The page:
Authority control and cooperative cataloging[]

Before the advent of digital OPACs and the Internet, the work of creating and maintaining a library's authority files was generally carried out by individual cataloging departments (if it was done at all). This meant that there could be a fair amount of disagreement among libraries over which form of a given name was considered authoritative; so long as a library's catalog was internally consistent, differences between catalogs did not matter greatly.

However, even before the Internet revolutionized the way libraries go about cataloging their materials, catalogers began moving toward the establishment of cooperative consortia, such as OCLC and RLIN in the United States, in which cataloging departments from libraries all over the world contributed their records to, and took their records from, a shared database. This development gave rise to the need for national standards for authority work.

In the United States, the primary organization for maintaining cataloging standards with respect to authority work operates under the aegis of the Library of Congress, and is known as the Name Authority Cooperative Program, or NACO[1] Authority.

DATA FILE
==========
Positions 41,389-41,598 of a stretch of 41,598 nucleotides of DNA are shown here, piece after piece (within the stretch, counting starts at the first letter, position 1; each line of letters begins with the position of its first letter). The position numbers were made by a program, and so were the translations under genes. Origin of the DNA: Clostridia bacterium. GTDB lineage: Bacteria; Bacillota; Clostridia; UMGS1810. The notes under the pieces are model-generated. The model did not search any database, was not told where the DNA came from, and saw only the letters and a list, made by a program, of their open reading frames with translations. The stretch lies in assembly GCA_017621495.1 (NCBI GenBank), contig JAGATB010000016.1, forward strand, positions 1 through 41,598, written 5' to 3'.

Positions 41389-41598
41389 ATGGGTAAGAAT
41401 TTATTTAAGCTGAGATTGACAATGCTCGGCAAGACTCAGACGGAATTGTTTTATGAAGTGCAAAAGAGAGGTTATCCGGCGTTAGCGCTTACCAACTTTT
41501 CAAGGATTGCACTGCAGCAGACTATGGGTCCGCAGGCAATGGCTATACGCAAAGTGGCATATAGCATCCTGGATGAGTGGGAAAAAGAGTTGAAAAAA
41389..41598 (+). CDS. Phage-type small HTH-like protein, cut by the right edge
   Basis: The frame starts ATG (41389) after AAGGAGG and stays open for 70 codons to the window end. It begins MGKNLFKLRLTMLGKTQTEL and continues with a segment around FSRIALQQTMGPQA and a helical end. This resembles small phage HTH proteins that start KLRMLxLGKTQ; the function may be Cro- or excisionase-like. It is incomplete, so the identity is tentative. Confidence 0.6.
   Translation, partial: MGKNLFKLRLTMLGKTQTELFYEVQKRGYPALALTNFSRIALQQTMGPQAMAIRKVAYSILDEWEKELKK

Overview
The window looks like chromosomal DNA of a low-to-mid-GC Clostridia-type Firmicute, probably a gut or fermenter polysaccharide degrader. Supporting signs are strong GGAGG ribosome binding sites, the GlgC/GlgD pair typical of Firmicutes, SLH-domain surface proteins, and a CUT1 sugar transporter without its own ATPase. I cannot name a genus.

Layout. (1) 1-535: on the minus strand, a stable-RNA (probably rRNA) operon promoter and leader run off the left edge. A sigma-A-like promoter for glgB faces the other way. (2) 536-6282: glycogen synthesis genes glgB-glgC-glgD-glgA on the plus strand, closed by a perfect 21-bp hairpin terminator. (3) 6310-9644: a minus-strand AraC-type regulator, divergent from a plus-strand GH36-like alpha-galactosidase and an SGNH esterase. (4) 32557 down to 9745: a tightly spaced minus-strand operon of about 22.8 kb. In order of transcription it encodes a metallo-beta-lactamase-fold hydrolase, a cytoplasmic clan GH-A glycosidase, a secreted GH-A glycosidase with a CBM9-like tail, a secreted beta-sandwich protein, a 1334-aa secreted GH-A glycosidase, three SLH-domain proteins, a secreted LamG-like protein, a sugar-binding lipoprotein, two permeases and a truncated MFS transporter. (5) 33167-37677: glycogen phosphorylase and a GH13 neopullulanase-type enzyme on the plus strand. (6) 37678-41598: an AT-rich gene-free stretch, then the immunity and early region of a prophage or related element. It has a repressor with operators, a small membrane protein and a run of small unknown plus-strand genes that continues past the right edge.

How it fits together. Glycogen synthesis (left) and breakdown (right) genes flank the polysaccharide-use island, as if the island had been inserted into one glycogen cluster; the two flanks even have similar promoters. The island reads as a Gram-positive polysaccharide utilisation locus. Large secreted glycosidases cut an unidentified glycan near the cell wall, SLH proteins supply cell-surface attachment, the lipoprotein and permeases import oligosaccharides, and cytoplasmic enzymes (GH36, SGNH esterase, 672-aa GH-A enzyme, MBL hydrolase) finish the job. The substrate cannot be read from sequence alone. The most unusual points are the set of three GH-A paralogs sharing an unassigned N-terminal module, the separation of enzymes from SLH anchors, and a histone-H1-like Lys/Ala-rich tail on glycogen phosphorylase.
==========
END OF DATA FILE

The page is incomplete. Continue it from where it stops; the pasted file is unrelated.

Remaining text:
• ISAAR (CPF) — International Standard Archival Authority Record for Corporate Bodies, Persons, and Families.[2] Published by the International Council on Archives[3]
  • MARC standards for authority records in machine-readable format.[4]
  • Metadata Authority Description Schema (MADS), an XML schema for an authority element set that may be used to provide metadata about agents (people, organizations), events, and terms (topics, geographics, genres, etc.).
  • Encoded Archival Context, an XML schema for authority records conforming to ISAAR(CPF)

See also[]

  • Universal Authority File (Gemeinsame Normdatei or GND), authority file by the German National Library
  • Knowledge Organization Systems
  • Simple Knowledge Organization System (SKOS) for representation of thesauri, classification schemes, taxonomies, subject-heading systems, or any other type of structured controlled vocabulary.
  • Virtual International Authority File (VIAF), an aggregation of authority files currently focused on personal and corporate names.


External links[]

This page uses content from the English language Wikipedia. The original content was at Authority control. The list of authors can be seen in the page history. As with this Familypedia wiki, the content of Wikipedia is available under the Creative Commons License.